UK urged to wise up on water consumption

When compared to other European countries the UK is an incredibly high consumer of water, averaging 150 litres per day and over one tonne every week per person. If embedded water from food consumption is also included, this figure is magnified by more than 20 times.

“With population growth and continued urban development, demand for water is mounting and it’s time we started taking some responsibility,” says David Spragg at leading water technology company, Xylem.

“We depend on water throughout our day-to day lives for drinking, cooking and cleaning yet we also waste a huge amount. While many people associate the UK with rainy days, our shores actually have less water per head than many of our continental neighbours, yet our consumption levels are rising.

“Homes and businesses certainly need to make a commitment to reduce water usage and equally to reuse it wherever possible, helping to reduce bills and consumption for the longer term. In August 2013 UK Government called for water companies to consider compulsory water meters in people’s homes within water stressed areas, to help reduce consumption.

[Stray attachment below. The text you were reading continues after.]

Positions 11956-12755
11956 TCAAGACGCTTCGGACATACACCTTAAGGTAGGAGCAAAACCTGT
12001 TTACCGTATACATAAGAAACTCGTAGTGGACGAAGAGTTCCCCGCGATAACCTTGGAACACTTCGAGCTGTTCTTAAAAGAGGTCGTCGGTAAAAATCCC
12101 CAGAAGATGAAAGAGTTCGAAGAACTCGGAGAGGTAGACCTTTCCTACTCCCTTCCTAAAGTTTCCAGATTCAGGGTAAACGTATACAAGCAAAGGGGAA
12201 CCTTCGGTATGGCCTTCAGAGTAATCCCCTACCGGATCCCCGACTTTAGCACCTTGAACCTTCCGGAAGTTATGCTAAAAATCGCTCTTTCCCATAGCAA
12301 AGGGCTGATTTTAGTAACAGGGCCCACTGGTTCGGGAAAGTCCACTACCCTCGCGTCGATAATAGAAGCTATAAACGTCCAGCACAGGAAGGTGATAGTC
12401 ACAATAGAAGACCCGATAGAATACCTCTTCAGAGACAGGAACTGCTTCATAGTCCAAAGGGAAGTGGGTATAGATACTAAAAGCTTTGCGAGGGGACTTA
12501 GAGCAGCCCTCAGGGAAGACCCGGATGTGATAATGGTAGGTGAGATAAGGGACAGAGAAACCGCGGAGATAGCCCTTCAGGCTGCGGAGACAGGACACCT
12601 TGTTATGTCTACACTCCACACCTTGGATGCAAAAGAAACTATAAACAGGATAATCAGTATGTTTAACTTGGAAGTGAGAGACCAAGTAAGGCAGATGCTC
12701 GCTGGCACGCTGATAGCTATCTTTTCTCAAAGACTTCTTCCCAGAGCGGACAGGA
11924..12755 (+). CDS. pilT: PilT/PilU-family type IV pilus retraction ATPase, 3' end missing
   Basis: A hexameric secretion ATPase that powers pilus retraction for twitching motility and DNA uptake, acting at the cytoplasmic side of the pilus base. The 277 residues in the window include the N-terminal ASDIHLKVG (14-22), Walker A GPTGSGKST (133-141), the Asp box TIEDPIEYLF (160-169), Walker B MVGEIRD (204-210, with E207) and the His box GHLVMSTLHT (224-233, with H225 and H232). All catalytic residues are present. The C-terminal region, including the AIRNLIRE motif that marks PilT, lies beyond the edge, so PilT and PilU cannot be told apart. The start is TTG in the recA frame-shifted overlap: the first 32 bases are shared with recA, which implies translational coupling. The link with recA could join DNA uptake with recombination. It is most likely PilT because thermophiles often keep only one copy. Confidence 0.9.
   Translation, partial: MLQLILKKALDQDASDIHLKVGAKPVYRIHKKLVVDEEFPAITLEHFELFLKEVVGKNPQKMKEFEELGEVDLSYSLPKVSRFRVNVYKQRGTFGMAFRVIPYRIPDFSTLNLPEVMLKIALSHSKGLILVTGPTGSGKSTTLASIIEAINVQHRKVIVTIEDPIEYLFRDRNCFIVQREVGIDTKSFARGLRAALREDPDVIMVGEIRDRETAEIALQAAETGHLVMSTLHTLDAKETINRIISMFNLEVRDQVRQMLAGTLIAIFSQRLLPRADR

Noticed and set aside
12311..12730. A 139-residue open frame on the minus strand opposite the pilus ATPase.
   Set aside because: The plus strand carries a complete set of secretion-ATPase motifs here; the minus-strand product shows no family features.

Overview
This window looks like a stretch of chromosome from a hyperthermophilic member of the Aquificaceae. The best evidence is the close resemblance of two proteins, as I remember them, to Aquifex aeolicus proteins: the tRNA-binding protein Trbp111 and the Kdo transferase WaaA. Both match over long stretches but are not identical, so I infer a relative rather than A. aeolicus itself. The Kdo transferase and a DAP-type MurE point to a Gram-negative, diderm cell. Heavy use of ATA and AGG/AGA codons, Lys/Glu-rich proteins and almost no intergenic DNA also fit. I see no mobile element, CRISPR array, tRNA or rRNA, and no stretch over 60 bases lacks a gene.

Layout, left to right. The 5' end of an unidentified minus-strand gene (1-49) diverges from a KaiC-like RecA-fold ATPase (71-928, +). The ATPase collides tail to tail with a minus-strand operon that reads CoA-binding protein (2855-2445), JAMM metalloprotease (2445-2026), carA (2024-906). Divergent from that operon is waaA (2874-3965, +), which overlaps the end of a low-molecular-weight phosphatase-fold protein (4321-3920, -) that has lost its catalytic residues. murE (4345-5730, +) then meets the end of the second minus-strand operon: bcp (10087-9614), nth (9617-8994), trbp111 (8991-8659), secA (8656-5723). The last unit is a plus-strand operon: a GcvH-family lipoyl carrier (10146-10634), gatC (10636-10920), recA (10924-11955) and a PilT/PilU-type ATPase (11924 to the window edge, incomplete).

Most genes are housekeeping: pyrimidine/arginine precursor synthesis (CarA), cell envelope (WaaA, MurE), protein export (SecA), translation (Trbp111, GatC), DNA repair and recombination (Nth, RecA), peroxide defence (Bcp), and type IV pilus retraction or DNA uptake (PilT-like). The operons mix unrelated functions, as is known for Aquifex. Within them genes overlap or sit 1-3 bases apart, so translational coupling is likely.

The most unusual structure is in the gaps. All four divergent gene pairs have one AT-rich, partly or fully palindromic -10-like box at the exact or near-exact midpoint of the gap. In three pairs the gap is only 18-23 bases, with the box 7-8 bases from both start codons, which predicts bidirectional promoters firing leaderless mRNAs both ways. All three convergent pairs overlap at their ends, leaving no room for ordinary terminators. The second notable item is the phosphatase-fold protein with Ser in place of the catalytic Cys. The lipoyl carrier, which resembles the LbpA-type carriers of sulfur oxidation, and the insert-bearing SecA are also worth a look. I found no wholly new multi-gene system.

“For some homes a notable decrease in water bills and consumption levels has been seen as a result of the installation of such devices, but for others bills have risen. Ultimately we need to change our behaviour and attitudes to water consumption. Technology can help us to some extent but there is also a need for greater education.  Water meters are a key example of this.

“In truth, saving money is the ultimate goal for many homeowners and as we approach winter, attention turns to switching on heating systems and how to keep the heating bills as low as possible while staying warm: simply opting for a modern efficient circulator pump can result in savings. If every UK household was to replace an inefficient circulator pump with a modern high efficiency model, it would be possible to close an entire coal-fired power station. Water savings can also be generated as taps aren’t needlessly run to get hot water.  

“Similarly in larger domestic buildings where water pressure may be a challenge it is possible to upgrade from a traditional booster set to a variable speed booster set. This change can deliver energy savings of up to 50 per cent by ensuring the pump only delivers the required pressure when there is demand, unlike traditional booster sets.

“We have some way to go on the road to water and energy conservation and it’s important that we all start to take note and make a change. With significant savings potential in terms of heating and water bills there is a wider environmental case that we should all be working toward for the sake of our own futures and the generations to come.”

27 October 2015
Source: HVR


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